I sat in the shavings and listened to the men who came with jobs for my father. They all spoke to me and those who knew my grandfather were surprised that I wasn’t called after him. The custom then was to call the first son after his father’s father and the second son after his mother’s father. The same rule applied to the first two girls. They were called after their grandmothers. If you walked into a house at that time and there were two boys and two girls in the family and you knew their grandparents, you could name the children. Both my male grandparents, who were inseparable friends, objected to my father’s and mother’s marriage. They claimed there was a blood relationship, though fairly far out, and the slightest trace of consanguinity had to be avoided. My mother was very upset by this attitude and called me after my father to annoy the old man. My father’s Christian name was Edmund, Ned to everybody, and so was I.

The name Éamon came later, when Kelly was a carpenter’s apprentice (hence the book title) working with his father. Since both were called Edmund/Ned, confusion arose when either was hailed, so someone took to calling the son Éamon. He remained Ned to his family and neighbours, but Éamon was the name by which I first knew of him.

I’ve written before about Éamon Kelly in his seanchaí (storyteller) guise, after coming across a couple of clips of him on YouTube. That post has additional resources on Kelly’s life, for anyone interested.

The custom he describes lives on but seems much less prevalent than it was a century ago – though my sister was named after our maternal grandfather, in a nice inversion of the tradition. I was named after my uncle, who was (I think) named after my granduncle. I’d be interested to hear who you were named after, if anyone, or what other naming traditions are in your family or area.

The curses and adjectives of Luis Buñuel

June 24, 2014

This week I read My Last Breath, the autobiography of one of my favourite filmmakers, Luis Buñuel. Mischievous, opinionated, and full of eye-opening anecdotes from his long and frankly surreal life, it also has a couple of passages on matters linguistic that may be of general interest.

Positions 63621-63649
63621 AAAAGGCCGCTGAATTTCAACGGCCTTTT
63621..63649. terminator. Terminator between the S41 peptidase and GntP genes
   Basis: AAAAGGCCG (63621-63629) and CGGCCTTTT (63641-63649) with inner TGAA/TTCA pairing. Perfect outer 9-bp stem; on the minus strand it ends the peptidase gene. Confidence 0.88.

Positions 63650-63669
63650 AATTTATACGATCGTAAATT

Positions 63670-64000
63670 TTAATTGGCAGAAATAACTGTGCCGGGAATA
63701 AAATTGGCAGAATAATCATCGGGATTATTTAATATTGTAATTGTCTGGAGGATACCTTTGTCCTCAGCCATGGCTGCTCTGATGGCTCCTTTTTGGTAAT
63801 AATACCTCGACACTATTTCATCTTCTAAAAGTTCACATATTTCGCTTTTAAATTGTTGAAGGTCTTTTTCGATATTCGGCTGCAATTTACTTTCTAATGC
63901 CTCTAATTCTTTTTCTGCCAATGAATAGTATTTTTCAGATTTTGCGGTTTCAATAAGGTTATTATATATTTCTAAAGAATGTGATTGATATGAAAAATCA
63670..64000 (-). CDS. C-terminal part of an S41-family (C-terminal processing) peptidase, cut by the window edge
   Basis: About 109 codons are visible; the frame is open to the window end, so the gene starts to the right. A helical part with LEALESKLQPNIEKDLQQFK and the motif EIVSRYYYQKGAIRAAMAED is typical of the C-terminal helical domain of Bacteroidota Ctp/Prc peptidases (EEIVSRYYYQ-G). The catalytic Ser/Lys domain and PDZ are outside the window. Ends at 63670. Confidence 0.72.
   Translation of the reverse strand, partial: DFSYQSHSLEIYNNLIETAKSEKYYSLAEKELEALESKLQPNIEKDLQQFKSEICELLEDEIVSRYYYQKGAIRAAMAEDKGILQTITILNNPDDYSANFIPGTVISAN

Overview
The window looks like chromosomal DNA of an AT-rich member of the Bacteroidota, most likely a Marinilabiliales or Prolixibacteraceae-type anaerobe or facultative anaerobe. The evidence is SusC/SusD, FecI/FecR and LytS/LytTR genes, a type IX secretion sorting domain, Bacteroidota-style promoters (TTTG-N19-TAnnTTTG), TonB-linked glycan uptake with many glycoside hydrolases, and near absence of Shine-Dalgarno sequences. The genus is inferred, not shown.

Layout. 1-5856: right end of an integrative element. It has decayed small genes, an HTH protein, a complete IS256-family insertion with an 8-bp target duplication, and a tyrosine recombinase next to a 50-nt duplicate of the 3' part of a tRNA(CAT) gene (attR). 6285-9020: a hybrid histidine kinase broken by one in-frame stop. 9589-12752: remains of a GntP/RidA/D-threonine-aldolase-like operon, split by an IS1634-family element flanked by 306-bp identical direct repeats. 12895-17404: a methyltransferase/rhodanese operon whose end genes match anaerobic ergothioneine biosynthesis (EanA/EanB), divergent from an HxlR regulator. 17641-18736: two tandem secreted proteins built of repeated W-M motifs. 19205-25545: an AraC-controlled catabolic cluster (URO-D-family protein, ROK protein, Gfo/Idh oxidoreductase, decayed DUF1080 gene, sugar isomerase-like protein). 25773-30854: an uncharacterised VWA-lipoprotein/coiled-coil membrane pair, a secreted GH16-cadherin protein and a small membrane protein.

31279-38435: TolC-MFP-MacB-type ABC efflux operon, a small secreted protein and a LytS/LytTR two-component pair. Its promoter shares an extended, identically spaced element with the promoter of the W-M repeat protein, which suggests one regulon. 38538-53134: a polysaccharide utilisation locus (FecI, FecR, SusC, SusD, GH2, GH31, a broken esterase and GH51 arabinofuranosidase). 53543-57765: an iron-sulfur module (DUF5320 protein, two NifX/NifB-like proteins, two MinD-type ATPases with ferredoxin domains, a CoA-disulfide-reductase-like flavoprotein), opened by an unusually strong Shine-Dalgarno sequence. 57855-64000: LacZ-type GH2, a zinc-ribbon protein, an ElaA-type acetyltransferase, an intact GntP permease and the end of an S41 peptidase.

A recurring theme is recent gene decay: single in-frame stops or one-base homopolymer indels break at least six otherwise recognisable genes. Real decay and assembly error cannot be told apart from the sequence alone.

First, on the importance of choosing a good name, in this case for artistic works:

In my search for titles, I’ve always tried to follow the old surrealist trick of finding a totally unexpected word or group of words which opens up a new perspective on a painting or book. This strategy is obvious in titles like Un Chien andalou, L’Age d’or, and even The Exterminating Angel. While we were working on this screenplay [The Discreet Charm of the Bourgeoisie], however, we never once thought about the word “bourgeoisie.” On the last day at the Parador in Toledo, the day de Gaulle died, we were desperate; I came up with A bas Lénin, ou la Vierge à l’écurie (Down with Lenin, or The Virgin in the Manger). Finally, someone suggested Le Charme de la bourgeoisie; but Carrière [Jean-Claude, screenwriter] pointed out that we needed an adjective, so after sifting through what seemed like thousands of them, we finally stumbled upon “discreet.” Suddenly the film took on a different shape altogether, even a different point of view. It was truly a marvelous discovery.

The next passage concerns an incident during the Spanish Civil War. Buñuel has left Madrid for Geneva on the instruction of the Republican minister for foreign affairs, but he is warned en route that his identification papers will not get him past the border. Sure enough, a panel of “three somber-faced anarchists” halt his passage: You can’t cross here, they tell him. Buñuel has other ideas: